The Top Goal-Scorer in the American Hockey League

We’ve had occasion this season to talk about a lot of the Oilers’ prospects in Oklahoma City. At times, it felt like three-quarters of the NHL squad was made up of call-ups from the AHL team. Players like Linus Omark, Teemu Hartikainen and Jeff Petry made lasting impressions, while others like Alex Giroux, Ryan O’Marra and Chris Vande Velde got more limited cameos.

One of the players who has been mostly ignored in this shuffle is Colin McDonald, a long-time Oilers farmhand who this year lead the American Hockey League in goal-scoring.

Now, there are two quick caveats to McDonald’s achievement: first, it is (at least partially) shooting percentage driven, and second he didn’t record assists (16 – still a career high) to match his goal-scoring.

McDonald’s AHL shooting percentage, by season:

  • 2007-08: 12 goals (four on the power play) on 169 shots – 7.1 SH%
  • 2008-09: 10 goals (zero on the power play) on 130 shots – 7.7 SH%
  • 2009-10: 12 goals (zero on the power play) on 190 shots – 6.3 SH%
  • 2010-11: 42 goals (19 on the power play) on 259 shots – 16.2 SH%

To put that in perspective: Colin McDonald’s power play production this season resulted in more goals than he’s ever managed to score in a full AHL season before. Those 19 power play goals almost represent two years’ worth of scoring for McDonald at his previous rates.

The spike in shots and the increased role on the power play are encouraging, but realistically it wouldn’t be a surprise to see McDonald’s production drop to 20 goals next season. I’m not saying that’s going to happen, but it wouldn’t shock me if it did.

What I do like about McDonald’s outburst this season is that it might be enough to get him in the conversation for an NHL job. McDonald’s not a guy who will make it to the NHL on the basis of his offensive game, but the challenge for him has always been to bring enough offense to the majors to complement his other skills. McDonald’s a regular penalty-killer (interesting side point: he’s scored at least one shorthanded goal every season since his rookie year), he brings a big frame and a defensive conscience, but the problem is that he’s always been a 25-point player in the American Hockey League.

We do know that he’s been employed in a checking role for a few seasons down in the minors. He’s a defensively responsible forward who spends the bulk of his ice-time against the best the AHL has to offer. If he can be a 20-goal scorer in the minors while handling those roles, there’s not a lot separating him from a fourth line job in the NHL.

The reason we didn’t see McDonald with the big club this season was because of his one-way AHL contract – he had no deal in place with the Oilers, just with the Barons. I think at the very least that he’s earned a two-way contract, and my hope is that it’s with the Oilers. He’s still a bit of a long-shot for an NHL career, but he’s a lot closer now than he was the day he turned professional, and at 26 he’s not much older than Fernando Pisani was when he turned himself into a big league player. Lowetide’s mentioned him in the past as a guy who might have a Pisani-like career, and this season represents a big step in that direction.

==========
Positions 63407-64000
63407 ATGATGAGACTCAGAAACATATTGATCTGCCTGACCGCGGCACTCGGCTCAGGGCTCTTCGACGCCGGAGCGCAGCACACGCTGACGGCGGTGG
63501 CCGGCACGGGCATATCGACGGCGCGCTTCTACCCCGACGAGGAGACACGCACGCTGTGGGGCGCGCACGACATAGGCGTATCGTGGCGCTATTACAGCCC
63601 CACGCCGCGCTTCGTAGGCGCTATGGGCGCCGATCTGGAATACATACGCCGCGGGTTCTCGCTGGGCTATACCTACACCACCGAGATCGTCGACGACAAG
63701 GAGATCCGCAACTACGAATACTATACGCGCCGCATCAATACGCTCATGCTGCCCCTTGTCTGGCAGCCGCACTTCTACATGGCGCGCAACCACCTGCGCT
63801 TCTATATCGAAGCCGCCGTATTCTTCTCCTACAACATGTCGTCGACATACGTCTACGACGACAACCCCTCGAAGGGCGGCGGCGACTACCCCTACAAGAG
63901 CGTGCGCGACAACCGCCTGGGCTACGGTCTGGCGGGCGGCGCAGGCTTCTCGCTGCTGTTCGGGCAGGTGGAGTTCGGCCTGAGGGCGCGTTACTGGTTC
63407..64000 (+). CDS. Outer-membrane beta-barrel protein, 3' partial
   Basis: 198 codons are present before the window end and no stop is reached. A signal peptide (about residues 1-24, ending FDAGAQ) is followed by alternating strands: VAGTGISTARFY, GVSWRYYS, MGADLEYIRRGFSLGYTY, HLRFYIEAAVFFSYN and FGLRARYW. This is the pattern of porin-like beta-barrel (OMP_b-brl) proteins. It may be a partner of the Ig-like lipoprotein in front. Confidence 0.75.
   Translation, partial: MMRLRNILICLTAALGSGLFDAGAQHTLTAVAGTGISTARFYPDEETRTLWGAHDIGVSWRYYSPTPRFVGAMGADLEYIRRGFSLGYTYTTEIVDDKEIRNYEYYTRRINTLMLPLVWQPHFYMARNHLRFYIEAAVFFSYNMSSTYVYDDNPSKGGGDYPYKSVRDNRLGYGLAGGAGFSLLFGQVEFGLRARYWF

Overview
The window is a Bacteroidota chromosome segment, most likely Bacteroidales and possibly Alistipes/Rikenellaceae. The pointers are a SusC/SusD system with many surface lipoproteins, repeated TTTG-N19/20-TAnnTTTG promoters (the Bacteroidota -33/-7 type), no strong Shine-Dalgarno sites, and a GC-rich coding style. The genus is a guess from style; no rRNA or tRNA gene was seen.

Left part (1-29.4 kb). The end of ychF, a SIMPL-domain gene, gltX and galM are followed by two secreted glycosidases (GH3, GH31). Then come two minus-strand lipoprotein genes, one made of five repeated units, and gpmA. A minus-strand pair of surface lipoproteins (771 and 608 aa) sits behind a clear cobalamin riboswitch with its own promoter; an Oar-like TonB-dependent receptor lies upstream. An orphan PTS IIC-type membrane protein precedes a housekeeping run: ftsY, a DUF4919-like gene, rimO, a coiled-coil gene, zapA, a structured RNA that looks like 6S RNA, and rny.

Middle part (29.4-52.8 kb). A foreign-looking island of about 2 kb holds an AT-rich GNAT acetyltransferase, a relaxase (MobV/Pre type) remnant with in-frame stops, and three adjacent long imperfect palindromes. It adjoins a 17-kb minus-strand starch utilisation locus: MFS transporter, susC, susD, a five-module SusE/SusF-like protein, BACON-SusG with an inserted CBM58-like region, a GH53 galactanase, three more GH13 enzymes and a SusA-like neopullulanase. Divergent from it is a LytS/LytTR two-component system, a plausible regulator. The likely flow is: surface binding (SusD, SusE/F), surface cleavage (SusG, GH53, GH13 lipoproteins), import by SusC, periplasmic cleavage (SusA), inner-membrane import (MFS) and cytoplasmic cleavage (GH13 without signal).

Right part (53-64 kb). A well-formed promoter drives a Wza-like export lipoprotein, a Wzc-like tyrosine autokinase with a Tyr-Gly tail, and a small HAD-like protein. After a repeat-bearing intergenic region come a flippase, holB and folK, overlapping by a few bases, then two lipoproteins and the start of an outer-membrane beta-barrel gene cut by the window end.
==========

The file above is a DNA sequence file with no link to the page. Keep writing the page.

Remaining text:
• a lg dubl dubl

    to see McDonald have a career like FERNAAAAAAANNDO would be pretty cool hope hes got the heart like ol #34, still think the Oilers could have used Pisani instead of Fraser but thats just me and my opinion.

  • I WOULD be shocked if he only managed to score twenty goals next season, because he has a great shot, and has been put into a goal-scoring role. Nelson, like any good coached, recognized his shot would find the back of the net due to Moran and Giroux’s style of play.

    • I’d like for Mcdonald to be better than a 20-goal man next year, but we’ve got three seasons with him as a 10-goal guy and one as a 40-goal scorer.

      I really like the player but I think this was a season where the planets aligned. Even so, if he can be a 20-25 goal guy doing all the stuff he does in the AHL, he won’t be stuck in the minors much longer.

  • If you’re the GM of the Oilers, and you’ve got one roster spot you’re going to use on either Jones of McDonald on a one way contract (I know, hypothetical, false choice, etc), how much are you willing to give to Jones, per year, on a 2 year deal before you prefer McDonald signed to the league minimum on a one year deal?

  • OilLeak

    I’m willing to give Colin Mcdonald a contract over Ryan Jones. I would imagine that Mcdonald is miles better defensively than Jones; defensively inept 3rd/4th liners we don’t need(Which Jones is).

  • OilLeak

    Why do we have to choose between Jones and McDonald? Is the bottom 6 that strong that we only have room for one? Haha really I was laughing as I typed that. As far as Jones being a defensive liability, yes he lacks a bit in that department but defense is the one aspect of hockey that can be taught. Try can not be. besides I really don’t think Jones hasdelusions of playing on the top two lines.